Making Disappearing Women Appear: Representing the Maquiladoras Murders
Panel Proposal for the American Studies Association 2010 Conference: “Crisis, Chains, and Change: American Studies for the 21st Century,” November 18-21, 2010
San Antonio, Texas
The December 12, 2009 issue of the El Paso Times reports that the Inter-American Court of Human Rights sanctioned the Mexican Government for not fully investigating 3 of the 750 murders of girls and women that have taken place in proximity to the maquiladoras in Ciudad Juárez and Chihuahua City since 1993. The article cites human rights’ and government agencies’ failed efforts to stop the sustained killing, but also notes that the murders “have inspired movies, books, documentaries, songs, and art expressions around the world.”
What do these representations tell us about the ways in which gendered violence is understood now? Why has this particular form of gendered violence fostered so much artistic and cultural production? Which texts are capable of linking the murders to other histories, incidences, and systems, and which make them into contained and isolated emblems? Do they offer different ways of seeing and thinking about this violence against Mexican girls and women or do they implicitly sustain what geographer Melissa W. Wright (2001) describes as the “discord of value pitted against waste”? According to Wright, in the narratives that circulate through the media, the women and girls “represent cultural value in decline and in consequence are possibly not valuable enough in death to warrant such concern.”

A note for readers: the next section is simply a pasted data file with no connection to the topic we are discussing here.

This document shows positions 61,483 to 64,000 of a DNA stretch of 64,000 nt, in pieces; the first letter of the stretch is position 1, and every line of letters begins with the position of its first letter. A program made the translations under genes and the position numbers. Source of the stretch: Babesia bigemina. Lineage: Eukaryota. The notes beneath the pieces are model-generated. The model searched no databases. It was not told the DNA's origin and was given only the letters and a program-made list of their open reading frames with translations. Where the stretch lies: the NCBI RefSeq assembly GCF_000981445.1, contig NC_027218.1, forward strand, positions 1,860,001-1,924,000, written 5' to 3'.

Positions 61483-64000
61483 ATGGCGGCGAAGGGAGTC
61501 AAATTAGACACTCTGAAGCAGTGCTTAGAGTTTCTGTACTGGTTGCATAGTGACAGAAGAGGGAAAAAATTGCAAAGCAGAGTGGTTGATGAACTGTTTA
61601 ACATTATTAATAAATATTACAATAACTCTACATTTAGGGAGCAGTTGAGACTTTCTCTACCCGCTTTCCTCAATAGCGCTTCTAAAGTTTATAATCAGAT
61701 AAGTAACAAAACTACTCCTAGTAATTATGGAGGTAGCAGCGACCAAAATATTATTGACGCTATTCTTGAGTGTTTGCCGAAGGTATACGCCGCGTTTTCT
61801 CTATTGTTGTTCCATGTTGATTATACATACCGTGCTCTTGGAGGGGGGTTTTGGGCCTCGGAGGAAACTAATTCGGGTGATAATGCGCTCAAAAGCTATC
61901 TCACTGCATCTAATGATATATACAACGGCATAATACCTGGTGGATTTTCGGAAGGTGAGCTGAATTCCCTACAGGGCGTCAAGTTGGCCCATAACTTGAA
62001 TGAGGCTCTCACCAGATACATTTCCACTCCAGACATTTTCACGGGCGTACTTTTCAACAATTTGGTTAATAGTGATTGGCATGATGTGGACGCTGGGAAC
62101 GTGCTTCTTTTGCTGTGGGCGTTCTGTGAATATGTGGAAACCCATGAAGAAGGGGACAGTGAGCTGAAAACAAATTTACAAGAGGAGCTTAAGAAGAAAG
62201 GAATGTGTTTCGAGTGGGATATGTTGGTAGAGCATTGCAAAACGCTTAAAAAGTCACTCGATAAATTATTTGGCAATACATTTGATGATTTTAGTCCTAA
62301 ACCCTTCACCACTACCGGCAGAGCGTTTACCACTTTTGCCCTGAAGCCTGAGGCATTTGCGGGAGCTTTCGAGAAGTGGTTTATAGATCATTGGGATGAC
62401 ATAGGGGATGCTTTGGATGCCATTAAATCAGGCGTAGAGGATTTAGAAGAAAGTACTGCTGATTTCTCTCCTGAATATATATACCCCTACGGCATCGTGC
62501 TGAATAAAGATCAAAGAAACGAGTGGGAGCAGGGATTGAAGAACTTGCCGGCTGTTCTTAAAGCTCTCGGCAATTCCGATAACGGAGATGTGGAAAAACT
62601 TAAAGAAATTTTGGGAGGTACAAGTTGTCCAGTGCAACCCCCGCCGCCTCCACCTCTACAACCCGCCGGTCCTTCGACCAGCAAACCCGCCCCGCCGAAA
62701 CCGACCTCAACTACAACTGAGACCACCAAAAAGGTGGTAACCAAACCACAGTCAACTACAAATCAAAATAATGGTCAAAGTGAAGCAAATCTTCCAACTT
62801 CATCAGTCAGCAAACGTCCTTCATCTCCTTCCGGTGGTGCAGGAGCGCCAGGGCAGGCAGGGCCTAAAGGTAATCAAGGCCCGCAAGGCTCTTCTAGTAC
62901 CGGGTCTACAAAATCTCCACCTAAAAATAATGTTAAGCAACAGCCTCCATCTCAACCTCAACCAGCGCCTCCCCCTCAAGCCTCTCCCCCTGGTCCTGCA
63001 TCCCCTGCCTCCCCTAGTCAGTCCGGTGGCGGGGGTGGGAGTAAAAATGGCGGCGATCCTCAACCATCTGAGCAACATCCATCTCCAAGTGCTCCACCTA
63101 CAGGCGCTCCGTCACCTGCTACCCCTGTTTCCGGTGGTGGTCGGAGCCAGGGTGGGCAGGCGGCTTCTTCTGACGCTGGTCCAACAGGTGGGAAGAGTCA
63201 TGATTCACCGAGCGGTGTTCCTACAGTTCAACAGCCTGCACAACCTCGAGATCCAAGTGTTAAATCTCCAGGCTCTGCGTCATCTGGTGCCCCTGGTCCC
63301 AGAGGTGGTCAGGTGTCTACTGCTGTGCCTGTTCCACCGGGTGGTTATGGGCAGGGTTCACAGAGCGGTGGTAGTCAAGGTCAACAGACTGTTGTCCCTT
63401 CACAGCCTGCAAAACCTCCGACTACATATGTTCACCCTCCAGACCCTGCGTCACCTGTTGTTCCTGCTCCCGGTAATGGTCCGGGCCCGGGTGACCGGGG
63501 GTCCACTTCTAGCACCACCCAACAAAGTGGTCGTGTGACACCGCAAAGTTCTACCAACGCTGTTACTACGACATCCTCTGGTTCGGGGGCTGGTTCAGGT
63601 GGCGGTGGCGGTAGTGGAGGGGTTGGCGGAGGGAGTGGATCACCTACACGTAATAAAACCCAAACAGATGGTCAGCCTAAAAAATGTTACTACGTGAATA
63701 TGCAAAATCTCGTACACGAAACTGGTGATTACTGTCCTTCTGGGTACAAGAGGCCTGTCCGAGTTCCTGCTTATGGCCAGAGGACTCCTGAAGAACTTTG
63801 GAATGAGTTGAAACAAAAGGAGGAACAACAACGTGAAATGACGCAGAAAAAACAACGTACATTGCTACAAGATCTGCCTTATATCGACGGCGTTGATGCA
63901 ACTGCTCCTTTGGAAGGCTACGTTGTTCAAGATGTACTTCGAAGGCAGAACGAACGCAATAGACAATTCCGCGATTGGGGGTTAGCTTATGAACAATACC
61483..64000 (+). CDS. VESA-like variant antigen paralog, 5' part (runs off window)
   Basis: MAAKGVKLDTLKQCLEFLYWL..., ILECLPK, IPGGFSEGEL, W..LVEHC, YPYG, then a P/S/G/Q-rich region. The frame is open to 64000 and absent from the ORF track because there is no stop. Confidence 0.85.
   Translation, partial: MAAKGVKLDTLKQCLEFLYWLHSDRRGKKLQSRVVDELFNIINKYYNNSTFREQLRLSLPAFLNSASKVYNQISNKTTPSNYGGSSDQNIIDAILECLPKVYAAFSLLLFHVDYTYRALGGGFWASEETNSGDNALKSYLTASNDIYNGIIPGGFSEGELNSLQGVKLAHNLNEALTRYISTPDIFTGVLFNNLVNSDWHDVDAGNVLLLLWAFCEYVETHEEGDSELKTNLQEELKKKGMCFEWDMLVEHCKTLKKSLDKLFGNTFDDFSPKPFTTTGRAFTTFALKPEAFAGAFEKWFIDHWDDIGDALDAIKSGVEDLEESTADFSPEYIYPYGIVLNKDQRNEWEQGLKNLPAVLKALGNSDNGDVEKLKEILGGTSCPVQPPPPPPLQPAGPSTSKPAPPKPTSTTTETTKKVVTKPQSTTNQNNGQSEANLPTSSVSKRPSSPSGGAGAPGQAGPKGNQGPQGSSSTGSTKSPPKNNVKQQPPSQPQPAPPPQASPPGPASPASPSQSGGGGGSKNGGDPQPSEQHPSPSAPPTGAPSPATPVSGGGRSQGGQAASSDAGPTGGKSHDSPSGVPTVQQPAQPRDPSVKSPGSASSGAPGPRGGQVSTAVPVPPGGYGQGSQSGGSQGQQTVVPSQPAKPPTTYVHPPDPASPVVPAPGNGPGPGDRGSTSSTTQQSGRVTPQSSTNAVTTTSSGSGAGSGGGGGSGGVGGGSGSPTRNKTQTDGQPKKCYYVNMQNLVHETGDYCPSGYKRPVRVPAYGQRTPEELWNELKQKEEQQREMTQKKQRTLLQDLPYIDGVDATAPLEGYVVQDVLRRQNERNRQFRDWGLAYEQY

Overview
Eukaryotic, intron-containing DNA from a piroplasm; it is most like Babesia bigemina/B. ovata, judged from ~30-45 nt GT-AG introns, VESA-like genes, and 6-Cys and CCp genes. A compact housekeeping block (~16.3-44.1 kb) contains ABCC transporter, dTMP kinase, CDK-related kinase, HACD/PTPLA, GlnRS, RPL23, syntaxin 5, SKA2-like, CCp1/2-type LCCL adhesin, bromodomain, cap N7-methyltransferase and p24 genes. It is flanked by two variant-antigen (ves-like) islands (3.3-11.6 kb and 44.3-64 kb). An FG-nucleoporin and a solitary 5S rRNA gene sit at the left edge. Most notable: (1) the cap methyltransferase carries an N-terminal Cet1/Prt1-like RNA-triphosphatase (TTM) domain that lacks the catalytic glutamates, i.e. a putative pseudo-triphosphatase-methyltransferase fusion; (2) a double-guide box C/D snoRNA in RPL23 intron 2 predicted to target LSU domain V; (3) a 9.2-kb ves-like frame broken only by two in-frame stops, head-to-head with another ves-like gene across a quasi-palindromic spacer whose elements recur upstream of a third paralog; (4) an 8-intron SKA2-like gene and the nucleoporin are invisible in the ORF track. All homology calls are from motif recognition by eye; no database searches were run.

An installation such as Sub Rosa’s “Can You See Us Now?” (2004-2005) warrants a sustained analysis, as it seeks to make the Juárez women visible by mapping the intersections of economic, cultural, and political forces that make their continued disappearances possible. Coco Fusco’s performance and one-act play “The Incredible Disappearing Woman” (2003), which is dedicated to the women of Juárez, links the maquiladora murders to the disappearance of women in Chile during Pinochet’s “Dirty War” and the art world’s complicity in sustaining multiple forms of raced and gendered erasure.
Building upon the work of Wright, who disinters the cultural logics that inform both the gendered labor of factory work at the border and responses to the murders, this proposed panel seeks to assess representations that attempt to call attention to the maquiladoras murders and analyze the questions they raise about neoliberalism, disposable life, corporate culpability, and spectacle culture as well as the discourses of sex, femininity, value, profit, and vulnerability that sustain the inequitable (and gendered) intersections of the Global North and South.
Please send 500 word abstracts and 1-2 page C.V.s to Kimberly Lamm email@example.com by January 18th, 2010. Inquiries welcome.
Women's Studies, Duke University
Assistant Professor, Pratt Institute Email: firstname.lastname@example.org
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